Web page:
But these beliefs are far from being confined to the uncivilized; Greek philosophers like Porphyry, no less than the fathers of the Church, held that the world was pervaded with spirits; side by side with the belief in witchcraft, we can trace through the middle ages the survival of primitive animistic views; and in our own day even these beliefs subsist in unsuspected vigour among the peasantry of the more uneducated European countries.
On a kingdom founded by religious zeal on holy soil - whether the kingdom possessed that moral basis which alone can give a right of survival to any institution or organization.
In any case, he is the founder of the Latin kingdom of Cyprus (for he afterwards sold his new acquisition to Guy de Lusignan, who established a dynasty in the island); and thereby he made possible the survival of the institutions and assizes of Jerusalem, which were continued in Cyprus until it was conquered by the Ottoman Turks.
The famous Hull circuit long retained a number of powerful branches, a survival of the first period, but by 1853 it had come into line with what was by that time regarded as the normal organization.
A noteworthy survival of an old belief is found in vi.
There is little doubt that some redundant narratives in the Ring were of earlier conception than the four complete dramas, and that their survival is due partly to Wagner's natural affection for work on which he had spent pains, and partly to a dim notion that (like Browning's method in The Ring and the Book) they might serve to reveal the story afresh in the light of each character.
It has been regarded as a survival of the Roman Floralia, but its origin is believed by some to be Celtic. Flowers and branches were gathered, and dancing took place in the streets and through the houses, all being thrown open, while a pageant was also given and a special ancient folk-song chanted.
The stained glass both in the cathedral and in other churches of the city is particularly noteworthy; its survival may be traced to the stipulation made by the citizens when surrendering to parliament in the civil wars that it should not be damaged.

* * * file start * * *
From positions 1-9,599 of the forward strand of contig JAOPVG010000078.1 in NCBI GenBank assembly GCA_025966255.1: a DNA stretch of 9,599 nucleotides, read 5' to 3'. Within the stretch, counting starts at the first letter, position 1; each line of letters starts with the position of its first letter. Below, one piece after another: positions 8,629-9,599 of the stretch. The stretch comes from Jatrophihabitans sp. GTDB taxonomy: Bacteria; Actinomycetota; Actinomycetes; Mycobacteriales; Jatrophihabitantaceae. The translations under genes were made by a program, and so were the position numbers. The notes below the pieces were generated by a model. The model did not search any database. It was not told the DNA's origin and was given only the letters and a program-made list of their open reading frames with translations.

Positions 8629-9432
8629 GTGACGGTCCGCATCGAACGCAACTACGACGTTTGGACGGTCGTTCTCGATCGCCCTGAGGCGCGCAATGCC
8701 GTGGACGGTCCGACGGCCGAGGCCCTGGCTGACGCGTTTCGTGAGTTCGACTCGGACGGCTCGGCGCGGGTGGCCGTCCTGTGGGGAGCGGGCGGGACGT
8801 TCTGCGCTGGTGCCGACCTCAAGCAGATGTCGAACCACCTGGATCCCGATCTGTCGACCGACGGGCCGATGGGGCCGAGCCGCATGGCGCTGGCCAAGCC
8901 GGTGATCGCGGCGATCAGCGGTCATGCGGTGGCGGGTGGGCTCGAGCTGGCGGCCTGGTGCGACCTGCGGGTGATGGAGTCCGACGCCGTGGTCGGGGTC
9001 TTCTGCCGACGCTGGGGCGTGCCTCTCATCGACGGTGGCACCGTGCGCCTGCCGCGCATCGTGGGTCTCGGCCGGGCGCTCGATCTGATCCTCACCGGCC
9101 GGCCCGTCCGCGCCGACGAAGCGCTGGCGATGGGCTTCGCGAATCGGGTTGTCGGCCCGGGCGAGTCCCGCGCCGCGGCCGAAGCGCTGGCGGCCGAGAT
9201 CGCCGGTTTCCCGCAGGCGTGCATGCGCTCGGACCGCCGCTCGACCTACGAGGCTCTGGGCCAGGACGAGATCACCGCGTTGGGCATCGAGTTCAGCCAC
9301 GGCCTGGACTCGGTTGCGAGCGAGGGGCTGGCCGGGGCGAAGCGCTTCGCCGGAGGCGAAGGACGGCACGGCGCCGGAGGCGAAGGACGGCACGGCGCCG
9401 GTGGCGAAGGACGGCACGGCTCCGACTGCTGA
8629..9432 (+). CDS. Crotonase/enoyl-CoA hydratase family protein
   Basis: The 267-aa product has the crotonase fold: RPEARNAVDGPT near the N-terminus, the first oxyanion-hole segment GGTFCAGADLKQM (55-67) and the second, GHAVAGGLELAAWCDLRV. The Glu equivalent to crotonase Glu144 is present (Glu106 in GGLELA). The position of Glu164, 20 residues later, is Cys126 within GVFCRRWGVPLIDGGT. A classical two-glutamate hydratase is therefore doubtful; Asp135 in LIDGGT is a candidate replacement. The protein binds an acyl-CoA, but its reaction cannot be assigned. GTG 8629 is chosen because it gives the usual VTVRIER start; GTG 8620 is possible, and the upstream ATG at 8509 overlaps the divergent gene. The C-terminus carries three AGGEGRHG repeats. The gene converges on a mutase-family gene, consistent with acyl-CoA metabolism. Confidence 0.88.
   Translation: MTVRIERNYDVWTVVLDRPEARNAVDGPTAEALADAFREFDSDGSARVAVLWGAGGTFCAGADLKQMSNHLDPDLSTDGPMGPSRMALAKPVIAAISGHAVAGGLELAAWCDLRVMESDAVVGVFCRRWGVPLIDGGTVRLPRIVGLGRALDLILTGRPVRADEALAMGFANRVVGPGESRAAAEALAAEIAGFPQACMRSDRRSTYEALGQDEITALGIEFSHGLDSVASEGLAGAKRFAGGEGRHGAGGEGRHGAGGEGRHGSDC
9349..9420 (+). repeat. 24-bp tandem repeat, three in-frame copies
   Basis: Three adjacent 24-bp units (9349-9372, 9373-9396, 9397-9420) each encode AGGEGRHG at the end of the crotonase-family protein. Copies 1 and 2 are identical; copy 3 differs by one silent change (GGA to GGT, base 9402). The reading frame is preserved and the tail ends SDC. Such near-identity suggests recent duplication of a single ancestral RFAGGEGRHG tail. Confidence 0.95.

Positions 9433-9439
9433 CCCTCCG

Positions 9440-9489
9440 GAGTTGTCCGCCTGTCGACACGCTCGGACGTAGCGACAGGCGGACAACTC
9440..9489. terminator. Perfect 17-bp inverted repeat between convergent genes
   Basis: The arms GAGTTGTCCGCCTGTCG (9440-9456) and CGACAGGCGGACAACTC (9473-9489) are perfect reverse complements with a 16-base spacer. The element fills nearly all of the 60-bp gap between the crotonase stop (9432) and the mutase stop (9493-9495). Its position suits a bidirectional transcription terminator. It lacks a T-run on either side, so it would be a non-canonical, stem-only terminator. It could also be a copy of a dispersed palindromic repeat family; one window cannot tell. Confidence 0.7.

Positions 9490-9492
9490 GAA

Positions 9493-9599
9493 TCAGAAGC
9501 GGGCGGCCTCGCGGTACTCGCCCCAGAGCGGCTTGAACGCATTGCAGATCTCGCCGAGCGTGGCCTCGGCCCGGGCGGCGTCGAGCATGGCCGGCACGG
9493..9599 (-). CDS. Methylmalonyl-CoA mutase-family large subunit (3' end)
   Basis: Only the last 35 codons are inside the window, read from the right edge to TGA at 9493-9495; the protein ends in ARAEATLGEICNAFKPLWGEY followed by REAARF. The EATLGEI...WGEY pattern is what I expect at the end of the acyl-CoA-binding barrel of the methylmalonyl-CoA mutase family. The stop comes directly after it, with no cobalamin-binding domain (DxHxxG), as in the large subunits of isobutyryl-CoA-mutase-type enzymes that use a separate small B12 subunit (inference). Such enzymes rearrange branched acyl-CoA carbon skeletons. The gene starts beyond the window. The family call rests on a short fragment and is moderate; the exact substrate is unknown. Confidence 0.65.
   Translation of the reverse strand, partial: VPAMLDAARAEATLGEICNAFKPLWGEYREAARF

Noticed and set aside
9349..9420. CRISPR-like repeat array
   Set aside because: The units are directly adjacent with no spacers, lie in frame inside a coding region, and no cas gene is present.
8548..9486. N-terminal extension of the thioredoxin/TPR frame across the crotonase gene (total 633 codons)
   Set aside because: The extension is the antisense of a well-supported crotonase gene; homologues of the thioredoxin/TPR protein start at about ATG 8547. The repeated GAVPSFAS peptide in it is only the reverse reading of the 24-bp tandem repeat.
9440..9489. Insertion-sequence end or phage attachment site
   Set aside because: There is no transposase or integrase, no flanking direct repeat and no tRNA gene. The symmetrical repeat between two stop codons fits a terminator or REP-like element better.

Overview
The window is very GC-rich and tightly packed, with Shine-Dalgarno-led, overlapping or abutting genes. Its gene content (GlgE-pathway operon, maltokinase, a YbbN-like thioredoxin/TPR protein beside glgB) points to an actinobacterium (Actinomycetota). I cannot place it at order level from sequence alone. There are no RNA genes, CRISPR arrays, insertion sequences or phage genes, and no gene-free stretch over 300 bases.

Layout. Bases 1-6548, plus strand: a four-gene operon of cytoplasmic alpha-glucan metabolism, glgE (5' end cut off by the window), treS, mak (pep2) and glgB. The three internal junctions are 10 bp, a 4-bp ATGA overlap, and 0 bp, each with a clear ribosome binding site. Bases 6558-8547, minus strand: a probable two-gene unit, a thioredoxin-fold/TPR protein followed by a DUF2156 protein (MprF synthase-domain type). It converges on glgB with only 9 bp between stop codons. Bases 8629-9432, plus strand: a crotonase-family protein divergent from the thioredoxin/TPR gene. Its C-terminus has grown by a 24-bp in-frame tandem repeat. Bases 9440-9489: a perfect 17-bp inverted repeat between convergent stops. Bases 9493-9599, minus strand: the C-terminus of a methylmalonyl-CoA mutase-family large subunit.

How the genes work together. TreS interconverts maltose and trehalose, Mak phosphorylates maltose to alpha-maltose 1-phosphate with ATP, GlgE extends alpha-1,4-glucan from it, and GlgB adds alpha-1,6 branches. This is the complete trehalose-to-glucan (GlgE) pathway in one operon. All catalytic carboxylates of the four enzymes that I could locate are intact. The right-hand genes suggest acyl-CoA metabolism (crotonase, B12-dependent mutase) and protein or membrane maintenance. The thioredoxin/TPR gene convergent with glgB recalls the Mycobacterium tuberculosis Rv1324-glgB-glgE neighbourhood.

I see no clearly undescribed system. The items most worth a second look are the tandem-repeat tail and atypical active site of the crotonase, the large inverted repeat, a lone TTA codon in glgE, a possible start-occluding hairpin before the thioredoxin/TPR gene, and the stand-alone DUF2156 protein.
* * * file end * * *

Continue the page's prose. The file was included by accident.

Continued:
Natural selection which, under a uniform and constant environment, leads to the survival of relatively fixed and definite modes of response, under an environment presenting a wider range of varying possibilities leads to the survival of plastic accommodation through intelligence.
Although religious animosities between Christian nations have died out, although dynasties may now rise and fall without raising half Europe to arms, the springs of warlike enterprise are still to be found in commercial jealousies, in imperialistic ambitions and in the doctrine of the survival of the fittest which lends scientific support to both.
7, excepting that VII is here certainly the tergum of the first somite of the mesosoma - the genital somite - and is not a survival of the embryonic praegenital somite.
The red hangings of the Holy Table, usual where the liturgical colours are not used, are also - like the cushions to support the service books - supposed to be a survival of the Sarum use.
Though clad, armed and organized in European fashion, the soldiers retained in a marked degree the traditions of their Mongolian forerunners, their transport wagons were in type the survival of ages of experience, and their care for their animals equally the result of hereditary habit.
Of the former Inns of Chancery attached to these Inns of Court the most noteworthy buildings remaining are those of Staple Inn, of which the timbered and gabled Elizabethan front upon High Holborn is a unique survival of its character in a London thoroughfare; and of Barnard's Inn, occupied by the Mercer's School.